For Sri Lankan Catholics, the Synod seeks to create a new way of being Church through mercy
Colombo (AsiaNews) – Pope Francis called on the faithful “to think outside of the box” in order to create “a new way of being Church,” said activist Ainslie Joseph. At the same time, the 14th Assembly of Bishops on the family has "made a difference compared to the past,” said Fr Reid Shelton Fernando. Indeed, “Not only Synod Fathers were involved but so were families. Suggestions and opinions from lay people were taken into consideration".
Whilst not looking into the merit of the issues addressed, both Sri Lankan Catholics agree that the Synod of Bishops on the family, which ended last week, was "extraordinary" in terms of the method it used, namely bringing in social groups whose voice was never heard before in such a setting. Indeed, the two Catholic leaders told AsiaNews that the method of discussion was original, closer to the grassroots, and the challenges of an ever-changing world.
In his final address to the synod, the pope urged his brothers to “realize that the true defenders of doctrine are not those who uphold its letter, but its spirit; not ideas but people; not formulae but the gratuitousness of God’s love and forgiveness”. For the Pontiff, “the true God [. . .] does not treat us according to our merits or even according to our works but solely according to the boundless generosity of his Mercy.”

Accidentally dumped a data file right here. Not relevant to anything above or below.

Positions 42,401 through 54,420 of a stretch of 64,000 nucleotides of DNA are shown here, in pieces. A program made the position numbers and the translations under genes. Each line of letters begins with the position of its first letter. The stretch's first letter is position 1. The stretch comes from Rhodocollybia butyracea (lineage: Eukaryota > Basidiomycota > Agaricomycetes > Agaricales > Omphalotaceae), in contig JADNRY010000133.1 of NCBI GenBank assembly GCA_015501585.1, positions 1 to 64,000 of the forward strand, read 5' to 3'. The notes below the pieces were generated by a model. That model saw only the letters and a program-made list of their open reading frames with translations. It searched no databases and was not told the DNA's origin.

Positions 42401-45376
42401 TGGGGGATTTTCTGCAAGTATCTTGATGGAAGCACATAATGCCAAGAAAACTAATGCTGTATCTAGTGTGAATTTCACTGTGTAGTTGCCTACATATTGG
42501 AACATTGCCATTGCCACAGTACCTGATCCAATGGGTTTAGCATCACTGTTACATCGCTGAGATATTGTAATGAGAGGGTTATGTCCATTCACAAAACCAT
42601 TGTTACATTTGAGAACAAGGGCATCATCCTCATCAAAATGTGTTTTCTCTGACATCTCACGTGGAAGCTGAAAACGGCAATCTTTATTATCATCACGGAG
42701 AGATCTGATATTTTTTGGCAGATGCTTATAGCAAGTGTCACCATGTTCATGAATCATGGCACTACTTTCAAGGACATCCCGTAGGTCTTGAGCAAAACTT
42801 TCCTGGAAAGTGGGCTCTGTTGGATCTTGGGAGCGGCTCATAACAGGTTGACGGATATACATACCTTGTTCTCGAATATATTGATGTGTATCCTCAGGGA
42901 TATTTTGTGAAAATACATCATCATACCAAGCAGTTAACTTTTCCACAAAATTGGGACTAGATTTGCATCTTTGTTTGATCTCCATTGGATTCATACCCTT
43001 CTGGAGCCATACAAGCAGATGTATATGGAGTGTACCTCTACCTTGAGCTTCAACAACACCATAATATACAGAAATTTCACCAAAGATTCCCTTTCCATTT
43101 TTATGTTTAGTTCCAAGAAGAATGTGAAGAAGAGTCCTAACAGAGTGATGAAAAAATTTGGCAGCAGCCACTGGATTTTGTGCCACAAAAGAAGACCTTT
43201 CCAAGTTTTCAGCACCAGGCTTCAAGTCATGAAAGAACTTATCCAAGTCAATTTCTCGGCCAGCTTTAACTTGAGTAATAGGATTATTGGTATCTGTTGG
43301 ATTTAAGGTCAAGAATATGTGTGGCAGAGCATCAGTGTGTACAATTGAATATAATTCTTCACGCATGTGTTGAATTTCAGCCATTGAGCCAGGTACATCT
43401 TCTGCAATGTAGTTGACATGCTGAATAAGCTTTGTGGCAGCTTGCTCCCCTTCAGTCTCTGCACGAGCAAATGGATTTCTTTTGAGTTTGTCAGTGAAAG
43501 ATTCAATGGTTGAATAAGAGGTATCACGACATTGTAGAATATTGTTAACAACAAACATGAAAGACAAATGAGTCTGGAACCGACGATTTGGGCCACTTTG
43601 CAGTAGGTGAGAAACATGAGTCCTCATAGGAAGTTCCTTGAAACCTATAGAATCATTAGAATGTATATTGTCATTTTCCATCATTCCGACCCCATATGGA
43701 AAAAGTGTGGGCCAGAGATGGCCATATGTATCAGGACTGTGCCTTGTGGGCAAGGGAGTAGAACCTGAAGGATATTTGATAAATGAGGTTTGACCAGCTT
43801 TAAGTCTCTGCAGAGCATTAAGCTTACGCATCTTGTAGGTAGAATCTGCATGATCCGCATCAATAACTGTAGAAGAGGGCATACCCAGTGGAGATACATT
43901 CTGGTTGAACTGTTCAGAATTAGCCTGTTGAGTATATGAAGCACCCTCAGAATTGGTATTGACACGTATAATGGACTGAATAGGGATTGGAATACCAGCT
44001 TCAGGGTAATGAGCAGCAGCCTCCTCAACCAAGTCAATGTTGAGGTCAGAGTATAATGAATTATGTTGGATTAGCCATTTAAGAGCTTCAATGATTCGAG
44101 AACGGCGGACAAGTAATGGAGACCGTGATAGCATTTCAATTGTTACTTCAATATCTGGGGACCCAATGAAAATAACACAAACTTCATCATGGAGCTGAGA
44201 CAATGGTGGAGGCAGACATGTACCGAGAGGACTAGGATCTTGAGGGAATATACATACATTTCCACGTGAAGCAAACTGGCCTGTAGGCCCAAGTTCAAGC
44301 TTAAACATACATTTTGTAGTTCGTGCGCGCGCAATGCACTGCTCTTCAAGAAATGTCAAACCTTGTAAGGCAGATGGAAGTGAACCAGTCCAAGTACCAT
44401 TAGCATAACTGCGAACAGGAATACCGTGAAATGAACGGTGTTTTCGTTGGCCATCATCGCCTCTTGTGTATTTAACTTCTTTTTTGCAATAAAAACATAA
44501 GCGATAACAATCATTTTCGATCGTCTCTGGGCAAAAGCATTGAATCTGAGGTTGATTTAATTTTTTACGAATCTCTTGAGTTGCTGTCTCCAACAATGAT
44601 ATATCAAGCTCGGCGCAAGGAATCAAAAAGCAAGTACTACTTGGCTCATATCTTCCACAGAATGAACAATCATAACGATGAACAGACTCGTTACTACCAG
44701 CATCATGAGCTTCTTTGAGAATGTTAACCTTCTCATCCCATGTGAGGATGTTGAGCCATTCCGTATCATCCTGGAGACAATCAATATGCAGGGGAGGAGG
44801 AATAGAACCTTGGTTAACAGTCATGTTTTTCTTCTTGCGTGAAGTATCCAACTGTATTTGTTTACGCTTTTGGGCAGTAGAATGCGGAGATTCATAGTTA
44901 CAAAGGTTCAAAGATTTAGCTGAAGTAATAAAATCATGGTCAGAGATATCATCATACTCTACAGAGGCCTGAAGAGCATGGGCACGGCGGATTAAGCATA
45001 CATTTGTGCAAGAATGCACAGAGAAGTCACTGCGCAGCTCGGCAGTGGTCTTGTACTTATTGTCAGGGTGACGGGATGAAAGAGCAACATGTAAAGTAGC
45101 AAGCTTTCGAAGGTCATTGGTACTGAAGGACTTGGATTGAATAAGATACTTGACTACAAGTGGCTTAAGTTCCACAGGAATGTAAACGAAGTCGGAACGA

For Ainslie Joseph, convener with the Christian Alliance for Social Action, if "the prophets of the past called upon us to think outside the box,” then “Pope Francis is a modern prophet”.
“Had the Synod come up with nothing new, it would have been a waste of time and money.” Instead, “Pope Francis has shown courage by stepping towards new and unchartered ways of thinking. I am sure he is guided by the Holy Spirit.”
For the Catholic activist, “It is easy to hold on to what we have always believed in. It is not easy to change our way of thinking to meet new challenges, especially in matters relating to the family. Yet the Church is a living force and has become an inclusive institution that welcomes everyone."
Although "there are people who do not willingly accept change, Pope Francis spoke to the 'closed hearts' and invited them to face doubts and difficulties without fear or stick one’s heads in the sand. As a layman, I find this very encouraging".
Fr Reid Shelton Fernando, theologian and social activist, spoke to AsiaNews with satisfaction about the discussions undertaken by Synod Fathers.
In his view, the pope’s “teachings are not purely doctrinal. They go beyond that, to the pastoral, to attempts to resolve the crisis of the family. The new situations families face must be considered from a pastoral point of view. "
"There were three controversial points out of 94 in the final report,” he noted. “The pope and the synod did not call for changes to the doctrine,’ they only want to address the problem of divorced and remarried people.” In view of this, the pope "called for mercy and to treat everyone with God’s mercy”.
On the issue of communion for the divorced and remarried, "the Synod decided that individual bishops will decide." Speaking about the Church in Sri Lanka, the priest said he thinks that "the local Church will not show signs of openness and is not likely to change the status quo.”
“I fear local leaders will not let pastors decide on an individual basis,” he bemoaned. Yet, “I believe our representatives should support the Synod’s vision, and not give up on new possibilities."